When I describe my work I usually say that I do “hand-tool woodworking,” or that I work primarily or exclusively with hand tools. Nobody has ever asked me what I mean by “hand tools,” so presumably everyone has a clear idea in his or her head what I mean… or rather what they think I mean. What do I mean? What’s a hand tool, anyway? And why do I use them, as opposed to… whatever hand tools are opposed to?
Maybe this seems like a facile question. I don’t believe it is. Nor an unimportant one. If I’m only using the term for introductions at parties and taglines on business cards, then I suppose it doesn’t matter much what I mean, but if I’m trying to make serious decisions about work, then it matters a great deal. It matters in conversations with other woodworkers who use machines, and who are apt to see a hand-tool-first or hand-tool-only approach as stupidity or snobbery—opinions that I can’t refute if I can’t clearly define what I’m doing and why.
Most important, it matters in making decisions about what tool to use for a job. We all have standards by which we evaluate and adopt (or decline to adopt) technology, but few of us actually know what they are — or have considered what they should be.
But it’s also the kind of question a guy with advanced degrees who has written cultural history starts thinking about while he’s in his second hour of sawing and planing 8/4 oak. Not just why don’t I buy a freaking bandsaw? but no, really, why don’t I? This need to define my terms was made rather more urgent, if ironically also more quixotic, by my experience teaching homeschool environmental science last spring. When my daughter suggested writing her final paper on means of reducing or eliminating single-use plastics, I told her she had better start by defining what a “single-use plastic” was. She spent three months, wrote nearly five thousand words, and still never quite managed a precise definition, but by the end she knew a hell of a lot more about what she didn’t know. She grew wisely ignorant, you might say, as opposed to being merely a clever fool. Which I believe to be an improvement.
So let me see if I can become at least more wisely ignorant. This will take awhile to suss out; I’ll only get started today, and I’ll post new ideas as I think of them, revising my thinking as I go. Consider this an invitation to think along with me.
I can think of several qualities that might qualify a tool as a “hand tool,” but none of them is sufficient as a definition. Let’s start with two.
1. You hold it in, and operate it with, your hand(s).
This is the most literal definition. A plane, a chisel, a drawknife, a (hand)saw all fit. But so does a cordless electric drill or a random orbit sander. Conversely (and perversely) a vise does not fit, because (although it has a hand screw) it’s mounted.
Why might this quality be a good thing? A hand-held tool is smaller; it takes up less space, which is good for anyone working on a budget, out of one’s home, in a city. That’s actually the biggest practical reason I don’t own free-standing power tools; I don’t really have room for them. It’s also the single biggest reason I don’t have a lathe (on which one certainly uses hand tools).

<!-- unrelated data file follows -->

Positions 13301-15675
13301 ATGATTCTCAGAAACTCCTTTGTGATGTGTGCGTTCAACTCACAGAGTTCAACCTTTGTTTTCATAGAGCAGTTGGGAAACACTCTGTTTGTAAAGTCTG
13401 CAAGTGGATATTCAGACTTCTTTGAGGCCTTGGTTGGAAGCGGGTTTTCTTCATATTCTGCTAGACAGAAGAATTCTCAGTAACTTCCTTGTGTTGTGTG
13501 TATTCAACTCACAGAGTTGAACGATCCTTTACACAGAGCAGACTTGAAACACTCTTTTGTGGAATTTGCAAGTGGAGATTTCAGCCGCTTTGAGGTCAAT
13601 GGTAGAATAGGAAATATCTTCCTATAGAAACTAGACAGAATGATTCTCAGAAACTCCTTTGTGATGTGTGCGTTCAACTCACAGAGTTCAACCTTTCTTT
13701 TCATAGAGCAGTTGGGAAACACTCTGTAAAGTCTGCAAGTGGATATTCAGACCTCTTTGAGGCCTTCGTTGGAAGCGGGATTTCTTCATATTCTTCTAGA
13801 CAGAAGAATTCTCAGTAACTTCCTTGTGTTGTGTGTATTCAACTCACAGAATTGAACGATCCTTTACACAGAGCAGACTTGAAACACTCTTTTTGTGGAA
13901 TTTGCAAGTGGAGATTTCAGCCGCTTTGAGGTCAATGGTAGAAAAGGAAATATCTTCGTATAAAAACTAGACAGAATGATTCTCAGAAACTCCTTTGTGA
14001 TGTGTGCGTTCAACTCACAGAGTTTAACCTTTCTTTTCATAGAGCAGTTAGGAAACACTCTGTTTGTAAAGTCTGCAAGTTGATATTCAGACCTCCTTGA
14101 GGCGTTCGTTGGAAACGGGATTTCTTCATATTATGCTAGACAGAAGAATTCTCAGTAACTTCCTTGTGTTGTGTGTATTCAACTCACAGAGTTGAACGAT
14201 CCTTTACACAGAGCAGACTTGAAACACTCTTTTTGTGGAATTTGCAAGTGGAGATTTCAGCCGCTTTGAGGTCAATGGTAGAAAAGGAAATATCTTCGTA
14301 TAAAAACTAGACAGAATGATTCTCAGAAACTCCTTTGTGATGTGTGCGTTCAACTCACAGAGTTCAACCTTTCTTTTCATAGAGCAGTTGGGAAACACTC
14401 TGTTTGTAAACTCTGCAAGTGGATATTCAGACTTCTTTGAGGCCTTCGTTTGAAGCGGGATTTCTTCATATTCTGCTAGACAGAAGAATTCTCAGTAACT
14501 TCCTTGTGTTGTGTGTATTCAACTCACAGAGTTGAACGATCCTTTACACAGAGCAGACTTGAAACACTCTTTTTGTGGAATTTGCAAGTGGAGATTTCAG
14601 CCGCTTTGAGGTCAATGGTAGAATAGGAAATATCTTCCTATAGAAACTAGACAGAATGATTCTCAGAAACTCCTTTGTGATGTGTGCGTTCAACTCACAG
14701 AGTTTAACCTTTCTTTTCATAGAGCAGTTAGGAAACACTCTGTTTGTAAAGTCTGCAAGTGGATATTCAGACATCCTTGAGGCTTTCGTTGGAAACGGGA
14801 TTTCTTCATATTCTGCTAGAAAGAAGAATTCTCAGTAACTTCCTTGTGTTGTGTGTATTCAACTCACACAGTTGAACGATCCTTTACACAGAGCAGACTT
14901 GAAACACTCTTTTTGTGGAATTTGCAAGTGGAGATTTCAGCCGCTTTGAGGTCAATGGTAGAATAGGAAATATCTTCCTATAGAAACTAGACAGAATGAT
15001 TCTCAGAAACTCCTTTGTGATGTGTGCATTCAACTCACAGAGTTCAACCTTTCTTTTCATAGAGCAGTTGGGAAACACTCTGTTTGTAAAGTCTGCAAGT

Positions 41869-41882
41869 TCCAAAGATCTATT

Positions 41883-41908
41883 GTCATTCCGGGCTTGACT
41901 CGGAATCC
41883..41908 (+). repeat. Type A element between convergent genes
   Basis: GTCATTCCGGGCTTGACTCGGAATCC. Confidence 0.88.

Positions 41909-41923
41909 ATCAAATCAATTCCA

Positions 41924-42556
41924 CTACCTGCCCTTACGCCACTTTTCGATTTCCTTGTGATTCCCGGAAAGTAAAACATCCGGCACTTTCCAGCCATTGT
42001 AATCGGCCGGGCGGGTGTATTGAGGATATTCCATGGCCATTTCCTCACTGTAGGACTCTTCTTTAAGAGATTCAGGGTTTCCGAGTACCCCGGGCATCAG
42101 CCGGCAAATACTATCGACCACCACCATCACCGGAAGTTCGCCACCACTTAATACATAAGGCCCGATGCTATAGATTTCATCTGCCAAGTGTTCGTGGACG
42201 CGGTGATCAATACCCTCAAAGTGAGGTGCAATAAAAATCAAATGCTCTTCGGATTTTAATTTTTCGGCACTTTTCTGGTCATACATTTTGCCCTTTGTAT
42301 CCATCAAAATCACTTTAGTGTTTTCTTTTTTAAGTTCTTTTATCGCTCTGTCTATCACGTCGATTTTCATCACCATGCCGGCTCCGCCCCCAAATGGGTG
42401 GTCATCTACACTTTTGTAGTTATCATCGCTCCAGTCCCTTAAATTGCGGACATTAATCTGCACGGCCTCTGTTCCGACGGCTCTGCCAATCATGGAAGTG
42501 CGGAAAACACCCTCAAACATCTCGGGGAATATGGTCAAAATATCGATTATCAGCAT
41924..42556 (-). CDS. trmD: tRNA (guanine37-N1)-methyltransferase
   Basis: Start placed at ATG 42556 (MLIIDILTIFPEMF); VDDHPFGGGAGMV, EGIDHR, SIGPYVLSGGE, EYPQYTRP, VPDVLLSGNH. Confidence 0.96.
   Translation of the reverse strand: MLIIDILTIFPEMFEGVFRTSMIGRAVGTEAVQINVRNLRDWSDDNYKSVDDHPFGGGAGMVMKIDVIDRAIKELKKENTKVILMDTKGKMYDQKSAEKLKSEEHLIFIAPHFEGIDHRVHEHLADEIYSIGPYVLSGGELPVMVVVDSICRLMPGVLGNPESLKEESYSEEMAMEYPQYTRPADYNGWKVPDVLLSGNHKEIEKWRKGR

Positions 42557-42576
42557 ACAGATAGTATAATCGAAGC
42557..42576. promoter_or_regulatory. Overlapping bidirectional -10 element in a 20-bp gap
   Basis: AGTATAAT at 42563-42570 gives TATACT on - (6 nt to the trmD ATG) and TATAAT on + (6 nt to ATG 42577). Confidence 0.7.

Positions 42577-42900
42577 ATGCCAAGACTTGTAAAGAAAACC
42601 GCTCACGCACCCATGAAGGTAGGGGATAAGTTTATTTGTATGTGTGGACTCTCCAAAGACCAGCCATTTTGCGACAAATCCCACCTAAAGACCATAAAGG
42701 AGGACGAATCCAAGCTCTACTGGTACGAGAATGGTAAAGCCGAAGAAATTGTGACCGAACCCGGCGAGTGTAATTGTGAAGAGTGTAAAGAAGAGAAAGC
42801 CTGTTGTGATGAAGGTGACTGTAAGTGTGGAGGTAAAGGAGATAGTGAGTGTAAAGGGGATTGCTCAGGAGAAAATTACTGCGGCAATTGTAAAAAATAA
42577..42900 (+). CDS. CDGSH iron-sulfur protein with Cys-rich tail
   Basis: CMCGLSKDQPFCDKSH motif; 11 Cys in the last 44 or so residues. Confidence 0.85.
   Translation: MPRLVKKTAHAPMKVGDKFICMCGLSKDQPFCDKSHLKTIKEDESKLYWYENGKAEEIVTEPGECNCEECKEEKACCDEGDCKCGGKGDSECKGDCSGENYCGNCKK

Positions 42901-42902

Why might it be bad? Well, sometimes you really need three hands. Hence the vise. Or the cordless drill, whose motor frees up one of my hands for workholding. There used to be things called “apprentices,” but I don’t have one. Mounted tools also permit a level of replicable precision that is, if not impossible, at least far more difficult to achieve with hand-held tools. (Note it isn’t the machine that makes gives you replicable precision, but the mounting: a hand-cranked drill press makes just as reliably vertical a hole as an electric one.)
2. It is powered by the hands, with no external power source.
This excludes the electric drill and the random orbit sander but permits the vise. Must the tool be powered by one’s hands, specifically, or can one use other parts of the body? What about a shaving horse (foot clamp) or a spring pole lathe (foot treadle)? The former is only for workholding, but the latter really does most of the work. Human-powered would seem to be a better description, or perhaps non-electric, but presumably steam-powered machines are out, too. As would be (fairly enough) a water-powered sawmill or a machine turned by oxen at a treadmill.
Why might such a thing be good? A tool that requires no electricity can be used where there is none, and permits the workman a measure of independence. Electric motors tend to be louder and more persistently loud than hand tools. (Hand tool woodworking is not what I’d call quiet, but even banging away with mallet and chisel can’t compete with a table saw.)
It’s also presumably more sustainable, all else being equal. But claiming sustainability as a reason for using non-electric tools would be a bit of a stretch, at least in my case. My workshop contains electric lights, a space heater, a fan, a radio, a hot plate, and an electric kettle. My house is full of electric appliances; it’s also air-conditioned. I half-joke about how my workshop is solar-powered, but I’m not to be taken seriously. If that’s why I use hand tools, I’m fooling myself.
Why might it be bad? Ask me when I’m in the second hour of ripping and planing 8/4 oak. And, as I noted above, using a motor to replace one of your hands is often, well, handy, as when using a grinder or a cordless electric drill.
Those are the two most obvious and literal qualities of “hand tools.” Each tells me that a chisel is a hand tool and a table saw is not, but I knew that already; they raise more questions than they answer. There are other, less literal qualities implied by “hand tool,” but I’ll save them for the next post.